d.     The legal team should work closely with HR and the IT team to conduct bias audits on a regular basis.

e.     If an audit reveals the tool has disparate impacts at any point, the company should consider working with the vendor to implement bias-mitigating techniques, such as modifying the AI algorithms, adding training data for underrepresented groups, or selecting a different tool, unless the legal counsel determines that the use of this tool is “job related and consistent with business necessity.”

f.      Provide advance notice to candidates or employees who will be impacted by AI tools in accordance with applicable laws and EEOC guidance.

g.     Educate HR and IT teams regarding AI discrimination.

h.     Keep track of legal developments in this area, especially if your company has offices nationwide.

Faced with the looming threats of EEOC enforcement actions, class action lawsuits, and legislative uncertainty, employers may understandably feel apprehensive about charting a course that includes using AI in hiring or HR. However, consulting with attorneys to understand legal requirements and potential risks associated with AI employment bias—along with adopting proactive measures outlined in this article, staying informed about legal developments, and fostering collaboration across legal, HR, and IT teams—can help organizations effectively mitigate risks and confidently navigate the intricate landscape of AI employment bias.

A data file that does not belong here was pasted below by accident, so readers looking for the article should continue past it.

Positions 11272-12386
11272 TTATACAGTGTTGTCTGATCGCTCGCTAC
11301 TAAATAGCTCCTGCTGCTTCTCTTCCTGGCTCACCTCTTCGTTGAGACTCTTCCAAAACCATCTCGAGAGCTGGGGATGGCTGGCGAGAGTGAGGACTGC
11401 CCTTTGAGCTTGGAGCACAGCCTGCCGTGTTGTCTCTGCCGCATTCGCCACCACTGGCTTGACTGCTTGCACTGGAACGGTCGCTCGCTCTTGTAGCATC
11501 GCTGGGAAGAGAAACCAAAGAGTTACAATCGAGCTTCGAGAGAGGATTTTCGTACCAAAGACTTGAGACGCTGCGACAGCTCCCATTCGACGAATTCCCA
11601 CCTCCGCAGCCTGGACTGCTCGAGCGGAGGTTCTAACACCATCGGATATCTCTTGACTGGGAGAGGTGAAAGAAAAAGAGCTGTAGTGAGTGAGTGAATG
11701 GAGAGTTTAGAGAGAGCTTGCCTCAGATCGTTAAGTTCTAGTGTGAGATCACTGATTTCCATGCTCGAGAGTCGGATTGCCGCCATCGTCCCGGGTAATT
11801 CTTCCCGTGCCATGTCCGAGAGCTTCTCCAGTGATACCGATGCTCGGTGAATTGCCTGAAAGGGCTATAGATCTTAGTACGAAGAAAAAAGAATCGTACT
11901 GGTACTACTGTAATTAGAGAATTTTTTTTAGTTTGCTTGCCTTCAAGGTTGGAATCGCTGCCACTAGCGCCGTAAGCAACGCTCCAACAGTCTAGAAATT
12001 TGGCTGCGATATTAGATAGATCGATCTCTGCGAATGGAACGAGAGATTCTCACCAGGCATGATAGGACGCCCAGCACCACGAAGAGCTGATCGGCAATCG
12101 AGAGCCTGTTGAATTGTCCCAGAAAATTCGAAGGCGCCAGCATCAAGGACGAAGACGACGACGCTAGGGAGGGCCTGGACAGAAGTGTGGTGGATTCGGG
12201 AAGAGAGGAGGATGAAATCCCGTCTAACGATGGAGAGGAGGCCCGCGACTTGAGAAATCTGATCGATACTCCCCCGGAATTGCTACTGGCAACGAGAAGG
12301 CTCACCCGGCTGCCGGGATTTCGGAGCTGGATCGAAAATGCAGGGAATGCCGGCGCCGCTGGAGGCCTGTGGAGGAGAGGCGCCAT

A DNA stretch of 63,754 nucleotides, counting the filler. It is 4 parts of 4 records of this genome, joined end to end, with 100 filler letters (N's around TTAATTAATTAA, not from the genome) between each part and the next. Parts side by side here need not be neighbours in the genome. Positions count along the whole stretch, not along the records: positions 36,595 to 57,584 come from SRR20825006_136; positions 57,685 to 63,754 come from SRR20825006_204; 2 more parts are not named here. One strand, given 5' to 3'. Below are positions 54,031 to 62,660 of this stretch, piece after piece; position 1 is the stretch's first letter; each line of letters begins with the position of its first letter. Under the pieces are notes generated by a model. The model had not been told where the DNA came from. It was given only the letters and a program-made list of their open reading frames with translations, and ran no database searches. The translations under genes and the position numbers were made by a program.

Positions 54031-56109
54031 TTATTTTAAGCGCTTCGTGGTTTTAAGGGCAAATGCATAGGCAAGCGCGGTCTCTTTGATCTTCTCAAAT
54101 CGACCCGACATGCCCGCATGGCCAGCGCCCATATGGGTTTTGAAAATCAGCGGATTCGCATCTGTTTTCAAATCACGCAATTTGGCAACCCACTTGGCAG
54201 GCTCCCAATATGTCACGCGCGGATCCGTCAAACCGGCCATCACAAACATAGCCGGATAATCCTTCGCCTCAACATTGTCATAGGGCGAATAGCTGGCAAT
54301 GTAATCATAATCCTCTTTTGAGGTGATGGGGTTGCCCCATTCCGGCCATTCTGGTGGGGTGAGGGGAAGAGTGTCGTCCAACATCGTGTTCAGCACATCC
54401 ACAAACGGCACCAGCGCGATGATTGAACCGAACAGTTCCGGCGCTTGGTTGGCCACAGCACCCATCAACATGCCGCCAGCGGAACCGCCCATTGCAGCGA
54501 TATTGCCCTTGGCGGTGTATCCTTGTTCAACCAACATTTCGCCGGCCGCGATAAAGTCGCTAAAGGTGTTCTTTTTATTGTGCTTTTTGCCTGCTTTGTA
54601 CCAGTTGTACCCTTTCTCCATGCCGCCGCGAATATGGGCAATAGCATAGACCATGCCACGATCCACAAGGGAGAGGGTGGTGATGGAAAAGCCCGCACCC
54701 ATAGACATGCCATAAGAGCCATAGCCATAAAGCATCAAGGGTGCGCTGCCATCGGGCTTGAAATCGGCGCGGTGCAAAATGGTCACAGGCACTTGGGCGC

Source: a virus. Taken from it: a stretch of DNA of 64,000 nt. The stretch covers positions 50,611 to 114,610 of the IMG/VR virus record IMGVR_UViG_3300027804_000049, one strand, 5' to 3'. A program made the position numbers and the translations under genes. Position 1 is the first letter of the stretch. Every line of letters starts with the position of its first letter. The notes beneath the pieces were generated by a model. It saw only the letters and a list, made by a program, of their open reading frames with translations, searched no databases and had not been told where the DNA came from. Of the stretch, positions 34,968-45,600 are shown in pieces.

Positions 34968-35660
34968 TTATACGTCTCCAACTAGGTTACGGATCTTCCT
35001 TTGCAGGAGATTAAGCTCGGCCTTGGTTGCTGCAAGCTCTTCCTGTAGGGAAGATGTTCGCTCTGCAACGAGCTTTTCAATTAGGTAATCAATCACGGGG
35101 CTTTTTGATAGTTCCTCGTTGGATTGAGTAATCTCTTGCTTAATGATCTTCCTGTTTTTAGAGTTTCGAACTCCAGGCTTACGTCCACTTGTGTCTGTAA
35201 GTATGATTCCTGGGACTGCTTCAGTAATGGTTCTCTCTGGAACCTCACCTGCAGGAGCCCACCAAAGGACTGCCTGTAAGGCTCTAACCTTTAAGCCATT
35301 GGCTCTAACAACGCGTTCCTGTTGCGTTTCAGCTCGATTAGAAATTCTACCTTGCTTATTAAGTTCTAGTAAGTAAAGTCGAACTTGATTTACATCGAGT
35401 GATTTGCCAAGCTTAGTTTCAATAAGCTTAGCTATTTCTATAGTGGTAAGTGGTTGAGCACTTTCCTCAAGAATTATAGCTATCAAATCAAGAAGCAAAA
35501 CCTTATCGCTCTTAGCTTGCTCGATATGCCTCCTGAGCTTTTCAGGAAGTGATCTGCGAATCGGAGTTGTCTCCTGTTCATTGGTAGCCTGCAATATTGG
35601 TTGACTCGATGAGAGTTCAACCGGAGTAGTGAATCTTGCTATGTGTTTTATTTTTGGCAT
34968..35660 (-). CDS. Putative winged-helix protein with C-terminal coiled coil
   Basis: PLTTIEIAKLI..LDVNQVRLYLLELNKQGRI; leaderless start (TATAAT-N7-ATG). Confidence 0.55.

[1] IBM Data and AI Team, “Shedding light on AI bias with real world examples,” IBM, October 16, 2023.

[2] Keith MacKenzie, “How is AI used in human resources? 7 ways it helps HR,” Workable Technology, December 2023.

[3] Aaron Mok, “10 ways artificial intelligence is changing the workplace, from writing performance reviews to making the 4-day workweek possible,” Business Insider, July 27, 2023.